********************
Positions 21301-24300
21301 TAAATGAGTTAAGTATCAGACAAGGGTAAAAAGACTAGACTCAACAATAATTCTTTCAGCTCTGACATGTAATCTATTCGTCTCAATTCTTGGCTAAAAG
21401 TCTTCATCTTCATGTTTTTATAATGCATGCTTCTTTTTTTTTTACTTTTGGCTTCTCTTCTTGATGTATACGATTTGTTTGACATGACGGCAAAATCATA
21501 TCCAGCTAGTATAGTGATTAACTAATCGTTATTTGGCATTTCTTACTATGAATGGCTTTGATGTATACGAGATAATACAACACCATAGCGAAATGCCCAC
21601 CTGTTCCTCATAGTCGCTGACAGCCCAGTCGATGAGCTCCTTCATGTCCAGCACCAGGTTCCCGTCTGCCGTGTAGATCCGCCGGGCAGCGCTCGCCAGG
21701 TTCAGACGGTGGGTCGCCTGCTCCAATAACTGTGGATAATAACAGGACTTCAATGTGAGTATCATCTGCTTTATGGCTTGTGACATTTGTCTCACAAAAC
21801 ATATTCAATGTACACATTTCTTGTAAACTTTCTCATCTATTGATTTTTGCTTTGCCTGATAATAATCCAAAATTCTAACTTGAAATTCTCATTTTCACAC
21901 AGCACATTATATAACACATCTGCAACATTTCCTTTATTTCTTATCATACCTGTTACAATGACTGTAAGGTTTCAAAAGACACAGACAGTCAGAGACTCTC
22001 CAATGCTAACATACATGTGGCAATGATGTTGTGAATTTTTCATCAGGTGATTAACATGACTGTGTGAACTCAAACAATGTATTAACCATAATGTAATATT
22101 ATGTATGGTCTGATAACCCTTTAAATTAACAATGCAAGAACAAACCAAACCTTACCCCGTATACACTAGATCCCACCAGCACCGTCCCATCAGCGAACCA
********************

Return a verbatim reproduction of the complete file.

Positions 21301-24300
21301 TAAATGAGTTAAGTATCAGACAAGGGTAAAAAGACTAGACTCAACAATAATTCTTTCAGCTCTGACATGTAATCTATTCGTCTCAATTCTTGGCTAAAAG
21401 TCTTCATCTTCATGTTTTTATAATGCATGCTTCTTTTTTTTTTACTTTTGGCTTCTCTTCTTGATGTATACGATTTGTTTGACATGACGGCAAAATCATA
21501 TCCAGCTAGTATAGTGATTAACTAATCGTTATTTGGCATTTCTTACTATGAATGGCTTTGATGTATACGAGATAATACAACACCATAGCGAAATGCCCAC
21601 CTGTTCCTCATAGTCGCTGACAGCCCAGTCGATGAGCTCCTTCATGTCCAGCACCAGGTTCCCGTCTGCCGTGTAGATCCGCCGGGCAGCGCTCGCCAGG
21701 TTCAGACGGTGGGTCGCCTGCTCCAATAACTGTGGATAATAACAGGACTTCAATGTGAGTATCATCTGCTTTATGGCTTGTGACATTTGTCTCACAAAAC
21801 ATATTCAATGTACACATTTCTTGTAAACTTTCTCATCTATTGATTTTTGCTTTGCCTGATAATAATCCAAAATTCTAACTTGAAATTCTCATTTTCACAC
21901 AGCACATTATATAACACATCTGCAACATTTCCTTTATTTCTTATCATACCTGTTACAATGACTGTAAGGTTTCAAAAGACACAGACAGTCAGAGACTCTC
22001 CAATGCTAACATACATGTGGCAATGATGTTGTGAATTTTTCATCAGGTGATTAACATGACTGTGTGAACTCAAACAATGTATTAACCATAATGTAATATT
22101 ATGTATGGTCTGATAACCCTTTAAATTAACAATGCAAGAACAAACCAAACCTTACCCCGTATACACTAGATCCCACCAGCACCGTCCCATCAGCGAACCA